I’m too much of a traditionalist in the kitchen to be a fan of the microwave, but I can’t say the same for the preschool my daughter went to. Like it or not, her dish of pasta or rice went into the microwave every day. With concerns about plastics on the rise, many parents have asked preschool teachers to stop putting plastic into the microwave – only to be rebuffed!
According to the FDA, that’s OK; microwave-safe plastics, they say, are indeed safe in the microwave.
When plastics are heated, substances used to make the plastic may indeed leach into the food – especially when fat is present in the food. But in response, the FDA tests plastics intended for use in the microwave, estimating how the container will be used, how hot it will get, and how many times it will be used. Using these estimates as a guide, the FDA measures the amount of chemicals that leach into the food. It must be 100-1,000 times less than the amount that has affected the health of lab animals exposed to the chemicals over the course of a lifetime. If the container passes this test, it’s deemed safe for microwave use.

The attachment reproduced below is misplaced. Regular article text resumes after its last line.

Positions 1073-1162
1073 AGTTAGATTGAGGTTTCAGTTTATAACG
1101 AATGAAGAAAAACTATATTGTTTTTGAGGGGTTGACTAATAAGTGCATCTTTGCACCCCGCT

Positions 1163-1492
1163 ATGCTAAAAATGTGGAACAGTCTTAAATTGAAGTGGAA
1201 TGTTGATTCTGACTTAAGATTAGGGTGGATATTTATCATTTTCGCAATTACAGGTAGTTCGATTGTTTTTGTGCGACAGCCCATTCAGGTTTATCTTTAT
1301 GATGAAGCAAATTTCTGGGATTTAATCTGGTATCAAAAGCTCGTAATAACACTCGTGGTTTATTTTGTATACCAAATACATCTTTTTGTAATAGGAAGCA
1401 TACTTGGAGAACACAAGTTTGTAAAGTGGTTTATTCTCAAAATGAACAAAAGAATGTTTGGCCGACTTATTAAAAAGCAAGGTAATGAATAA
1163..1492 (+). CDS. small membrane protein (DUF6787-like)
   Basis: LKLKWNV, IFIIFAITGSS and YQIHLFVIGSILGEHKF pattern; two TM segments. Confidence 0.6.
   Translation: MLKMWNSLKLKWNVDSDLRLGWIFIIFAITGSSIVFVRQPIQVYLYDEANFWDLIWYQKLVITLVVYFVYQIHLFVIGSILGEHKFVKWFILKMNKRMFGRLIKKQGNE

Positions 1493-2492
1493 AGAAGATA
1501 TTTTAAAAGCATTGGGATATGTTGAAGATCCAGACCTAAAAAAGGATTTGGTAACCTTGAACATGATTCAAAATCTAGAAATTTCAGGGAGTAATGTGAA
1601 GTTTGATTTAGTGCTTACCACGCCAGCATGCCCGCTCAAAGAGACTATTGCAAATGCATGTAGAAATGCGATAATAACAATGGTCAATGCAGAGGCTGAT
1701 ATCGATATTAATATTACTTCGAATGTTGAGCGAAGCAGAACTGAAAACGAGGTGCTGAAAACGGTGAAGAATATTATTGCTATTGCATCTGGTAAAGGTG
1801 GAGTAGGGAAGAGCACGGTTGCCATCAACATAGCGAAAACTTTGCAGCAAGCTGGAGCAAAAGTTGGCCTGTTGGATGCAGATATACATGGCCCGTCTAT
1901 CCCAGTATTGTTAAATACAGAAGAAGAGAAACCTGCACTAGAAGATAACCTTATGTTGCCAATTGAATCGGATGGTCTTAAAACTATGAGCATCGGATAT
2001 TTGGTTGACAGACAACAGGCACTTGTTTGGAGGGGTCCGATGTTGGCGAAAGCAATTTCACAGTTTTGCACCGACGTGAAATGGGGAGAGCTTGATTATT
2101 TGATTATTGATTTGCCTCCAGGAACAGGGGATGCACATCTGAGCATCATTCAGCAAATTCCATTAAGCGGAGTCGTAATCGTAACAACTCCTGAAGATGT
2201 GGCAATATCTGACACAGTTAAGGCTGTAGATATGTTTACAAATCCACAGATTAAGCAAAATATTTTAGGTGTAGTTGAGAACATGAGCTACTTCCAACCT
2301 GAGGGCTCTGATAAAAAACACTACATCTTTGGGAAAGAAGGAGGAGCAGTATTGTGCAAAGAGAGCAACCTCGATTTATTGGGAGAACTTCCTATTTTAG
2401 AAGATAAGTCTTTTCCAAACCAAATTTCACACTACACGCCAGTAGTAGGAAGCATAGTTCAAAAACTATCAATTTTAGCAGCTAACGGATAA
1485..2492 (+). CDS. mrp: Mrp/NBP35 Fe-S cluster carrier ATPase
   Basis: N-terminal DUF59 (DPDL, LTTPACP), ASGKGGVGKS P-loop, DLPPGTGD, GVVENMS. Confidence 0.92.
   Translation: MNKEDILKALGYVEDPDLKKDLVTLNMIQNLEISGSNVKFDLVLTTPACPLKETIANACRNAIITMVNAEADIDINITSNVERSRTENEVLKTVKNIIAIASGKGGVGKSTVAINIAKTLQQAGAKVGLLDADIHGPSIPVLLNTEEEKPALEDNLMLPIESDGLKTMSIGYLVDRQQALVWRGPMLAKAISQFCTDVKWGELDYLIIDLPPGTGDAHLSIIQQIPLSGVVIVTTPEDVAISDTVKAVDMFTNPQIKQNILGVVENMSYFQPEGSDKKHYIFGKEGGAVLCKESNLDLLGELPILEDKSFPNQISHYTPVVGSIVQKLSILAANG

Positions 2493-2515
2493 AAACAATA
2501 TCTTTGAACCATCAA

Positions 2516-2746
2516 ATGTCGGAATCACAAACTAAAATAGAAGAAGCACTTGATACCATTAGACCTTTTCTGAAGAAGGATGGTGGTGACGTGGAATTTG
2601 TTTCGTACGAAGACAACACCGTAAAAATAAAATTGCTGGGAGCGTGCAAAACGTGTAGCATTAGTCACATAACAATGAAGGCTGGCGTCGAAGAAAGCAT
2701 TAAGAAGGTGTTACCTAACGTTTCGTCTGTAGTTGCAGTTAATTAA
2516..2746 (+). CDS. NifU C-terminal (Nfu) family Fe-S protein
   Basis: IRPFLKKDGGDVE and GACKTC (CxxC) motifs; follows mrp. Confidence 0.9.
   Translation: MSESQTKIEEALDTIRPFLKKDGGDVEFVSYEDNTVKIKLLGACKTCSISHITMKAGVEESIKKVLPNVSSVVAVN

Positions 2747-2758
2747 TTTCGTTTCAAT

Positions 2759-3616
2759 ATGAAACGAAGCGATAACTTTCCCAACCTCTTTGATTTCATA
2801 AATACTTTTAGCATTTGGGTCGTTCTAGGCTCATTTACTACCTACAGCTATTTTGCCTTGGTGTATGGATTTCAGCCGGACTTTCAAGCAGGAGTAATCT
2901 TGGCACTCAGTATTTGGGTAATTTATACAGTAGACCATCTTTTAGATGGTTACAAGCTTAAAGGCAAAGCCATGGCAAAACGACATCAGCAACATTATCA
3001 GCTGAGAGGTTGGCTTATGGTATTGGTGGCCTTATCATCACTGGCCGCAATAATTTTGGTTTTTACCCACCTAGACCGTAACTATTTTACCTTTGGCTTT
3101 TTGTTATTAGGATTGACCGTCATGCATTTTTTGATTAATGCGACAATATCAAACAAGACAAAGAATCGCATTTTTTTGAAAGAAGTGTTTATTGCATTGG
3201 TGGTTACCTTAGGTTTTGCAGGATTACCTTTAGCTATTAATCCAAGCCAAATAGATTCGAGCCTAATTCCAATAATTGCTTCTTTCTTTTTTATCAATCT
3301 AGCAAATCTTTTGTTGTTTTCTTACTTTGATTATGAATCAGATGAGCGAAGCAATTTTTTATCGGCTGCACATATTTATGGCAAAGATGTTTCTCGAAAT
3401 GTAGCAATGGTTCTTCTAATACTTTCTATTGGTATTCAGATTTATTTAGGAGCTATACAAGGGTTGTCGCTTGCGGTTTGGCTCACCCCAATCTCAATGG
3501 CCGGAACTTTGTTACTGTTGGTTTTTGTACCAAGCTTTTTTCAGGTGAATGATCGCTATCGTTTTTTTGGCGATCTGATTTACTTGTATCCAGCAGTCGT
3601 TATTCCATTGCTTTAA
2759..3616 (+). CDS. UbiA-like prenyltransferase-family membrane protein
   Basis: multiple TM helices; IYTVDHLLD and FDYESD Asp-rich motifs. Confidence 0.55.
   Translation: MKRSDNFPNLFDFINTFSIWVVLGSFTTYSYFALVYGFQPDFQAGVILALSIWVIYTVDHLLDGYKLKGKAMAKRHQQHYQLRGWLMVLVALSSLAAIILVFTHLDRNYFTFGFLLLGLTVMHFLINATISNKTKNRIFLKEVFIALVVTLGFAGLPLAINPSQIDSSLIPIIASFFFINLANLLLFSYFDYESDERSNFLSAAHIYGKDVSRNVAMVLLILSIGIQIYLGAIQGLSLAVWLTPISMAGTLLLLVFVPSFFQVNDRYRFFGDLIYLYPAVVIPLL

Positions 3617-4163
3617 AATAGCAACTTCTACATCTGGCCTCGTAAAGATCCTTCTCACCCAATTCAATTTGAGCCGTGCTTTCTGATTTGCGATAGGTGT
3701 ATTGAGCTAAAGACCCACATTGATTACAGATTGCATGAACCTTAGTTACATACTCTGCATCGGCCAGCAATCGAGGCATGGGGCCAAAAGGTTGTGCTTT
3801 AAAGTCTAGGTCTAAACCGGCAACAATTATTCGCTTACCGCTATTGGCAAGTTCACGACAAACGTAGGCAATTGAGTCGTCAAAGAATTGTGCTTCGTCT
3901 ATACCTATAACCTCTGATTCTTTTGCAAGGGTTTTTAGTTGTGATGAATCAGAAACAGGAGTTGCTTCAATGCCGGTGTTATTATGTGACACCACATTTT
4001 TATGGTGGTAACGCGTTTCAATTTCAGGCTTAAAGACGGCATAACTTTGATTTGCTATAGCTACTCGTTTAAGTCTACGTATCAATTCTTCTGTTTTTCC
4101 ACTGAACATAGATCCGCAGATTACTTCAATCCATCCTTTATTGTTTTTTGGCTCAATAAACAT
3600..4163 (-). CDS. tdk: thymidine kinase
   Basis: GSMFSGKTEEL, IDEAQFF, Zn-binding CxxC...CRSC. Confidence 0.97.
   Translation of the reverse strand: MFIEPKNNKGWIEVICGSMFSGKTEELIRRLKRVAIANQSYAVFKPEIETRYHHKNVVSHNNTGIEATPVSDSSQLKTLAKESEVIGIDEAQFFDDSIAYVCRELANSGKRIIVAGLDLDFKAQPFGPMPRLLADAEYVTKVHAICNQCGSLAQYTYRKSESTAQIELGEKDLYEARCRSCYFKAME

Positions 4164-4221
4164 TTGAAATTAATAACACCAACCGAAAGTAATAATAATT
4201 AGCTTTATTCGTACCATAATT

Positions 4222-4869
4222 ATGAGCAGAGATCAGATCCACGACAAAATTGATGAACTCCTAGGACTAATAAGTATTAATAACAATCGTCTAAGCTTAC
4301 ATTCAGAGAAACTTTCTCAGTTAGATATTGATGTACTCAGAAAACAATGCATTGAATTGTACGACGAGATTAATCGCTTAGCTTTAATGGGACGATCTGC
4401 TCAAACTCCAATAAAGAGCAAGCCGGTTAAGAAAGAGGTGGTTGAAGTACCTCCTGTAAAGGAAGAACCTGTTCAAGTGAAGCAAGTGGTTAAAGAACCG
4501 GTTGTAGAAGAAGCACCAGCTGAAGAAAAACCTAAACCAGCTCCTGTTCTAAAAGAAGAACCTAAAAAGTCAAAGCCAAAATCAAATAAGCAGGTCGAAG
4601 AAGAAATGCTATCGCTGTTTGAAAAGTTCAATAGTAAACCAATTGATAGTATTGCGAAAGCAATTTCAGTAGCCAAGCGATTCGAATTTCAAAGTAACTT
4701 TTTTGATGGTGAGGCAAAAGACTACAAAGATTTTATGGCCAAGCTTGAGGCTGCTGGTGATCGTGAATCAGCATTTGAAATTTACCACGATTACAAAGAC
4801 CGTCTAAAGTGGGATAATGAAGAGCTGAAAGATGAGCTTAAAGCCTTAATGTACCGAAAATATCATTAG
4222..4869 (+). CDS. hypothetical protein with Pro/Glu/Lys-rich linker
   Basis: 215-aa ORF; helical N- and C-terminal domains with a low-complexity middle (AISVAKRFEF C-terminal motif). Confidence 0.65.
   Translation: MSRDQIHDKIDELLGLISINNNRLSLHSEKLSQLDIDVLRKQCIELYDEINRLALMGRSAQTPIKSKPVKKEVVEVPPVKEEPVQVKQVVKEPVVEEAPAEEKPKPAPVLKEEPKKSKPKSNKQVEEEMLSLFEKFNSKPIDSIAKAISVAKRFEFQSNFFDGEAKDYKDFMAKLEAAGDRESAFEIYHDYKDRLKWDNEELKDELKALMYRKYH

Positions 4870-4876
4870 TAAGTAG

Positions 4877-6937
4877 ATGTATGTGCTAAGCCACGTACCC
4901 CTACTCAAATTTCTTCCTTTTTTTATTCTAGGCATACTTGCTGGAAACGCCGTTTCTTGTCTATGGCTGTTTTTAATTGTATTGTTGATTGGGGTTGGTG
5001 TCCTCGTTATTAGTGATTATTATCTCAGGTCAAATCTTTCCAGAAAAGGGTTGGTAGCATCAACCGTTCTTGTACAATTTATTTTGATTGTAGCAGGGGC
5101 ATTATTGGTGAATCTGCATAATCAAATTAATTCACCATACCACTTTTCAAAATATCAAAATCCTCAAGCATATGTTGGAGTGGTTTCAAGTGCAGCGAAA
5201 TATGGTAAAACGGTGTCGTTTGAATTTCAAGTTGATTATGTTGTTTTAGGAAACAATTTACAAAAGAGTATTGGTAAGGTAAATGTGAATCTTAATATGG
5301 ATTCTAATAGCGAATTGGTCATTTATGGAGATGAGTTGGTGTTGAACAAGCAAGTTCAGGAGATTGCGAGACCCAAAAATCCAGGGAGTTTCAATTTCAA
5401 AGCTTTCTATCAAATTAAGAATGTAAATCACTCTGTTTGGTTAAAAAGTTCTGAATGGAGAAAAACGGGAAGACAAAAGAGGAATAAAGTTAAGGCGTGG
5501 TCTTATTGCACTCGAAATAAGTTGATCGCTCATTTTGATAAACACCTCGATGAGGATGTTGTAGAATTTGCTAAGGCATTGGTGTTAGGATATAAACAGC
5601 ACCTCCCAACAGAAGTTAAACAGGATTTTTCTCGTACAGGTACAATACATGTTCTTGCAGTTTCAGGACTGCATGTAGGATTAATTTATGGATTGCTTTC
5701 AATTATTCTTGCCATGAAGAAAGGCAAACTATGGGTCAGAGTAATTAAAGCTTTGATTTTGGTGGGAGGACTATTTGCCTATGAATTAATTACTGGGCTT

But the tests don’t take into account that many containers are used for different purposes than they were intended. If you’re the type to reuse that take-out container, or make do with that empty margarine container, you might want to reconsider. If they weren’t intended to be microwaved, heated or reused, they may not have passed FDA tests.
To be extra safe, switch to glass. For those microwaved preschool lunches? Check your lunch containers and be sure they’re intended for the microwave. If they don’t explicitly say so, they belong in the recycle bin – not your child’s lunchbox.
Larissa Phillips is a cooking instructor and food writer for Parenthood.com. Email her at FeedingYourFamily@Parenthood.com. Check out Larissa’s blog Mothership Meals & Satellite Saucers and discover how to get through dinner without having a breakdown!
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